Aquaman and the Lost Kingdom flounders but doesn’t quite sink

in a moment Aquaman and the Lost Kingdomthe characters are running through a mutant jungle chased by lion-sized cockroaches while avoiding violence. man-eating plants. in another moment, Multiple characters Standing around, their hair flowing wildly, they deliver wooden dialogue that is almost as painful for them to say as it is for us to hear.

This combination of positive and negative A great representation of Aquaman and the Lost Kingdom. This is a movie that tries to be everything at the cost of being anything. Sometimes it is funny and exciting. At other times, he is serious and stoic. But unlike the original 2018 version, which found a strong balance between those things, this sequel tries to combine a very complex story and high themes along with fun and big action sets. It’s not terrible overall, but more often than not, it feels like a slog.

When we last left Arthur Curry (Jason Momoa), he had defeated his half-brother Orem (Patrick Wilson) and become king of Atlantis, a vast underwater kingdom hidden from the surface world. Now, probably a year later, Arthur and Hera (Amber Heard) have a child, Arthur Jr., and finding a way to father and become king becomes a struggle. These early scenes are among the film’s best, allowing Momoa to be his big kid while opening up new possibilities for the character, a hero torn between two worlds. Unfortunately, it is quickly forgotten.

Orem and Arthur.
Image: Warner Bros

This is partly because one of Arthur’s old enemies, Black Manta (Yahia Abdul Mateen II), is searching the world for technology that will help him fight and defeat Arthur. He soon stumbles upon a powerful and mysterious black trident that gives him ancient powers he can’t quite explain. Manta and his crew instantly become more terrifying than ever, and in order to find and defeat him, Arthur must enlist the help of his imprisoned brother.

It starts there and continues throughout the film, the main plot hints at this Aquaman and the Lost Kingdom They all seem too complicated and drawn out. Manta’s discovery of the Trident comes after a bit too much discovery sequence. Arthur needing Orem means he has to go against the council he’s on and betray an ally while also defeating some random bug monsters. There are many and we mean it Much, talking about this ancient and deadly energy source that plays a huge role in the story. Then, as Arthur and Orem form an unlikely alliance, their journey takes them to several different locations, including an entire pirate hideout that’s pretty cool to see, and Martin Short voicing a Jabba the Hutt character below. The water is called Kingfish, but it adds approx. Nothing remarkable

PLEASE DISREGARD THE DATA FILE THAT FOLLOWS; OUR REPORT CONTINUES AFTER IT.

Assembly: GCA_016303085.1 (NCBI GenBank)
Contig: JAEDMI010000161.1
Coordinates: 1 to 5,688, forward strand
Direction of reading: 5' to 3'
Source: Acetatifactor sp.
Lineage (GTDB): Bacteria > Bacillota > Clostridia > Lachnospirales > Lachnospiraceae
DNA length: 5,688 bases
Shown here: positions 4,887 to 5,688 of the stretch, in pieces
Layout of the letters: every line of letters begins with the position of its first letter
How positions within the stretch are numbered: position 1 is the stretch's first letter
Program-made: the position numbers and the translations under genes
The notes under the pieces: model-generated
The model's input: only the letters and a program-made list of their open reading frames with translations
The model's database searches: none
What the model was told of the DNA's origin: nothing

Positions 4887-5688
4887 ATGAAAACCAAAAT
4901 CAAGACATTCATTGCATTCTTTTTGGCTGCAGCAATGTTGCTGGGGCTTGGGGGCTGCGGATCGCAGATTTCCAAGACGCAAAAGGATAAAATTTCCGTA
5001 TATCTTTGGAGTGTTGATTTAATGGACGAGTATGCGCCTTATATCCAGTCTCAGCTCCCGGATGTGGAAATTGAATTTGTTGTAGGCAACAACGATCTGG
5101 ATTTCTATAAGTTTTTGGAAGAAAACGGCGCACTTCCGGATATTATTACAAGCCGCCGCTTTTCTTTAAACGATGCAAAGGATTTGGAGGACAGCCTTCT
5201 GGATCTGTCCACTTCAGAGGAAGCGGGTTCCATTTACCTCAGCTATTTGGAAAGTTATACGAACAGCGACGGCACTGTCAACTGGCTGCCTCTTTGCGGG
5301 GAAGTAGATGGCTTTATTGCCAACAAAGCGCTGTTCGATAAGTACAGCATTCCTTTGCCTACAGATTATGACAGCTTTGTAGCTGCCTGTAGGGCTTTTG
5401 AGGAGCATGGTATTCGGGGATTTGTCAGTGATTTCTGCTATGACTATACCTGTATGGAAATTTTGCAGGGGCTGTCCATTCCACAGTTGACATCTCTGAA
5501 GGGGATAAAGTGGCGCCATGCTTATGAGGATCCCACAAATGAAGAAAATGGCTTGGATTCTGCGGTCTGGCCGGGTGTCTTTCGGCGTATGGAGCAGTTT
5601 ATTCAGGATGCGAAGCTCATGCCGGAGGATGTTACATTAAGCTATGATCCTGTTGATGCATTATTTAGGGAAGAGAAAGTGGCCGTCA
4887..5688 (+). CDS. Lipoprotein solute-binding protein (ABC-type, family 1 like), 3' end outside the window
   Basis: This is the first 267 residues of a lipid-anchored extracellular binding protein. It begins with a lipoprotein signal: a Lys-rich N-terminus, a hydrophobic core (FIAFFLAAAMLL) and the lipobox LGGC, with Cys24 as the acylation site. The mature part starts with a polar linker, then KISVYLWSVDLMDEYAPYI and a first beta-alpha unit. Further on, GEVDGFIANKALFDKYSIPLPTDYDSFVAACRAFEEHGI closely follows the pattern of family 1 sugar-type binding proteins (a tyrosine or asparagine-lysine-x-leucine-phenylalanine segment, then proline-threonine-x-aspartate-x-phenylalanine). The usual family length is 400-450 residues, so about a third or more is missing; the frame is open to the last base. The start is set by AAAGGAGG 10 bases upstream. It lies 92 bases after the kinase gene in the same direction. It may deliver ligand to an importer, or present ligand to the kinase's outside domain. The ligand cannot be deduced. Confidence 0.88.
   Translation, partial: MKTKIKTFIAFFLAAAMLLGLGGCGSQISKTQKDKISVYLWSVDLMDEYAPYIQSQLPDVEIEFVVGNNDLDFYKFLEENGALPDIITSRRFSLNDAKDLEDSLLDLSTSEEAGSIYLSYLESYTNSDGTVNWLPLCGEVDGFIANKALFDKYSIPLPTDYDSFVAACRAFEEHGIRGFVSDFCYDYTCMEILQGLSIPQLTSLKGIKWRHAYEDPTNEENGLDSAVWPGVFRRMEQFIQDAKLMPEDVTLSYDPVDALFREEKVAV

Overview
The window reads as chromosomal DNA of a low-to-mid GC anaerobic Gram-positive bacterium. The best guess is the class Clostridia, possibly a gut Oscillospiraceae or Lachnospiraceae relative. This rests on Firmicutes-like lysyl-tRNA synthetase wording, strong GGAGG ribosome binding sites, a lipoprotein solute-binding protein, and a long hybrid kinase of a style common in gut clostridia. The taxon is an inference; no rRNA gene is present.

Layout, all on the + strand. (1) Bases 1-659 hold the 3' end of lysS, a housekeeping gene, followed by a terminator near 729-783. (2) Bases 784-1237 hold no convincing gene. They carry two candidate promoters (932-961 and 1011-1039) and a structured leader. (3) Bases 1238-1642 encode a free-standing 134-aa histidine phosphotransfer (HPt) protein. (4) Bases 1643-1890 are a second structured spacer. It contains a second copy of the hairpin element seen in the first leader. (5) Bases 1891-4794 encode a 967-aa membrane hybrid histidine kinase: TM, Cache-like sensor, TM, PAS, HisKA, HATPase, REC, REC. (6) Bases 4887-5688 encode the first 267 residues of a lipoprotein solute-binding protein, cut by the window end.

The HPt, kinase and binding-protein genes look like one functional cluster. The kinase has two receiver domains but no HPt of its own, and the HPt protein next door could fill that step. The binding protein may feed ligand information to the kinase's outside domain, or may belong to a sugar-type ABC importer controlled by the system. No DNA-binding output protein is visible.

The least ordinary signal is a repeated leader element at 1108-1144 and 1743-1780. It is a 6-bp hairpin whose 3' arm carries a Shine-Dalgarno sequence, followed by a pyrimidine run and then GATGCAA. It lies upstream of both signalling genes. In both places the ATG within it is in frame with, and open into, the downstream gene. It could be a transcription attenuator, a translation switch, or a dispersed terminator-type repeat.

Then there’s the promise of the title, this mythical lost kingdom, which you’d imagine plays a central role in the film (it’s in the title anyway) but stops short of the very end, making it super redundant. comment . Of course, elements are seeded throughout, but once we get the big narrative that explains the lost kingdom and everything around it, you basically have it figured out and you just want to plow through it to get to the big finale.

Image for the article titled Aquaman and the Lost Kingdom Flounders but Don't End

Image: Warner Bros

The grand finale is when the usually incredible director James Wan finally really flexes his muscles. There are amazing 360 degree camera movements. Creepy and daring angles as you discover key new locations. And when the movie gets a little more interesting, you realize something: you’ve been watching a James Wan movie for about 90 minutes and nothing about it visually stands out. Are there cool creatures? Ships? Fun action? Safe. But they’re all overshadowed by a film’s desire to take a relatively simple primary story and stuff it for the sake of extras. True or not, the climactic battle scenes simply have more coherence and authorship to them, as if they’re locked in while everything around them has changed.

And yet, for all its faults, there are plenty of moments in it Aquaman and the Lost Kingdom It can be a lot of fun watching Jason Momoa, as usual, really fun. He and Patrick Wilson have great chemistry and some great scenes together. Amber Heard’s Mera, who has been rumored to be cut from the film, or at least cut out of it, has some really big, heroic moments. Characters ride giant insects. Nicole Kidman’s giant seahorses pilot a shark. Plus, there are several attempts to make the movie about something other than Aquaman vs. Black Manta, all of which make it feel like it’s going to be better than it is, but then fall flat. An example is the political tension between underwater worlds. Another thing is the effect of the story on the global environment. But eventually even the best moments are forgotten because they, like the rest of the film, are all over the place.

Aquaman and the Lost Kingdom It’s certainly not the worst film in the recent DC universe – but as a sequel to one of the best, we expected more. It seems like a movie that’s more influenced by what goes on behind the scenes at DC than anyone involved will admit. Because if it wasn’t, everyone involved came in with so many ideas and decided to throw them all out there. The result is a film that does not sink, but does not swim either. It’s just kicking and kicking in hopes of coming up. But it is not.

Aquaman and the Lost Kingdom It’s in theaters now

This review It appeared first At io9 Gizmodo. Want more io9 news? Check out when to expect the latest Marvel, star WarsAnd space explorers What are the next versions? DC Universe in film and televisionAnd everything you need to know about the future Doctor Who.

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